Escherichia coli K-12 was originally isolated 100 years ago and since then it has become an invaluable model organism and a cornerstone of molecular biology research. However, despite its pedigree, since its initial isolation E. coli K-12 has been repeatedly cultured, passaged and mutagenized, resulting in an organism that carries many genetic changes. To understand more about this important model organism, we have sequenced the genomes of two ancestral K-12 strains, WG1 and EMG2, considered to be the progenitors of many key laboratory strains. Our analysis confirms that these strains still carry genetic elements such as bacteriophage lambda (λ) and the F plasmid, but also indicates that they have undergone extensive laboratory-based evolution. Thus, scrutinizing the genomes of ancestral E. coli K-12 strains leads us to examine whether E. coli K-12 is a sufficiently robust model organism for 21st century microbiology.
|Number of pages||8|
|Publication status||Published - 6 Feb 2023|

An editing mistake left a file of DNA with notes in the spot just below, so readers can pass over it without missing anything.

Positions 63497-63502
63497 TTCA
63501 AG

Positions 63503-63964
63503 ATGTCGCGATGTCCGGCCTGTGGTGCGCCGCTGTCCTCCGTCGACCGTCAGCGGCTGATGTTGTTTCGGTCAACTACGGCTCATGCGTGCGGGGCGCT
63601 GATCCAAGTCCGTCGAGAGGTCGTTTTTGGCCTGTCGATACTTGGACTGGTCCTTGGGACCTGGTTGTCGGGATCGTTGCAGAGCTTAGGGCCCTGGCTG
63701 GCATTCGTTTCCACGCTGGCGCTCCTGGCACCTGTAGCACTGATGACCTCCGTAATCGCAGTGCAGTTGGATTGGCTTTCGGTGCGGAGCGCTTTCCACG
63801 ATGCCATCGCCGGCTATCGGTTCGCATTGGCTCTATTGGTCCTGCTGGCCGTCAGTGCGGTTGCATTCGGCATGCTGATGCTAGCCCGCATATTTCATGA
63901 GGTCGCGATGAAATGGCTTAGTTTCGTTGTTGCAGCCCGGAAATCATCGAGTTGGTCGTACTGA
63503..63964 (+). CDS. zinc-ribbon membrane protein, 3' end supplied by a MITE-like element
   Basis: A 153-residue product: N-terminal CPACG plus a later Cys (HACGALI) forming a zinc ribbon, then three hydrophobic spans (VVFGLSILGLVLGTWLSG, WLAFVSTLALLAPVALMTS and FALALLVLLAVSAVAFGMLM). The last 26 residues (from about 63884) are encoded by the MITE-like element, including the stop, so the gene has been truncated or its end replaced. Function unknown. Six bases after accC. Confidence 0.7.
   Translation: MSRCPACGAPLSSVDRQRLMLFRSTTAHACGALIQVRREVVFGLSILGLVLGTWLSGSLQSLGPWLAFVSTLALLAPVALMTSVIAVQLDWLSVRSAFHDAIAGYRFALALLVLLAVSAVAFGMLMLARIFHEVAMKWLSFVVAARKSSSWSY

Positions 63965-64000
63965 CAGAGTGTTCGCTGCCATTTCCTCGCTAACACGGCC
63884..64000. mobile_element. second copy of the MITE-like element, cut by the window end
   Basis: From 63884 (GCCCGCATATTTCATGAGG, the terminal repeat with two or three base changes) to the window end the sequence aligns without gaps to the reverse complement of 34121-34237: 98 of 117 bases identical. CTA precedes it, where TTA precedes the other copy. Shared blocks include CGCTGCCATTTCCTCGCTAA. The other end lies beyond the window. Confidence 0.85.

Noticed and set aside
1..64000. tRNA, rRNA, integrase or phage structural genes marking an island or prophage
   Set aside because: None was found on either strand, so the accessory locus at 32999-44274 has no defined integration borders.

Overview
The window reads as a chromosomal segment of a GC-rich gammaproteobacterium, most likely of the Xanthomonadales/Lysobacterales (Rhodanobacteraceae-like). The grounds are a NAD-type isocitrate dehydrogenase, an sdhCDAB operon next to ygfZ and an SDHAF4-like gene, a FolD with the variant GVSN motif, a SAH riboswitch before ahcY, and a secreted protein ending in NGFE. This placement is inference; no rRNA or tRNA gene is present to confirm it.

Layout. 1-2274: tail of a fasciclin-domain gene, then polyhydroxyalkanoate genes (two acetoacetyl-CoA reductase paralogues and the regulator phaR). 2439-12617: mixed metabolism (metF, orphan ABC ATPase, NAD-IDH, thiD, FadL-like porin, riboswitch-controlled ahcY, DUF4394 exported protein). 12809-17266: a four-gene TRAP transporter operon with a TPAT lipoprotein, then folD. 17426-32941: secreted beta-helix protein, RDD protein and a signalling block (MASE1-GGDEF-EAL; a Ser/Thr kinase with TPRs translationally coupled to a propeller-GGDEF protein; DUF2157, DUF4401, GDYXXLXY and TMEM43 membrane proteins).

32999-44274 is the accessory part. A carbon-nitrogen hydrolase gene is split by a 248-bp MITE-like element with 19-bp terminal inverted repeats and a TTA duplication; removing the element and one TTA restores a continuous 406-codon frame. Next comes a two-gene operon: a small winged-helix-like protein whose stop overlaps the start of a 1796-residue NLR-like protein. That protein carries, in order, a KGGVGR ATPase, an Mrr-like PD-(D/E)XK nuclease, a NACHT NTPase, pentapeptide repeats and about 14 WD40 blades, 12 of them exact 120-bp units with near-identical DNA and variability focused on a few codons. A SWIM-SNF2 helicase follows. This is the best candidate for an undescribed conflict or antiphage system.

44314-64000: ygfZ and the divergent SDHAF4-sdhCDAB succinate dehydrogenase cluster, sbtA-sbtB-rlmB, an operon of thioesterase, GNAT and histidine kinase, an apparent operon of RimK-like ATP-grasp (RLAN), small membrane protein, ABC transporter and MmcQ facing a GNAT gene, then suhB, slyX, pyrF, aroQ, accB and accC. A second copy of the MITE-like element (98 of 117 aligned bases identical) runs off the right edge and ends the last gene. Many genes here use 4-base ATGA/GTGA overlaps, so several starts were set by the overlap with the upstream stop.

Bibliographical noteCopyright © 2023, The Authors. This is an open-access article distributed under the terms of the Creative Commons Attribution License [https://creativecommons.org/licenses/by/4.0/]. This article was made open access via a Publish and Read agreement between the Microbiology Society and the corresponding author’s institution.
Funding information: This work was generously supported by Biotechnology and Biological Sciences Research Council (BBSRC) research grants BB/R017689/1 and BB/W00285X/1 to D.F.B. and S.J.W.B., and BBSRC grant BB/E01044X/1 to J.L.H.
- bacteriophage lambda
- Escherichia coli K-12
- F plasmid
- genomic analysis
- laboratory-based evolution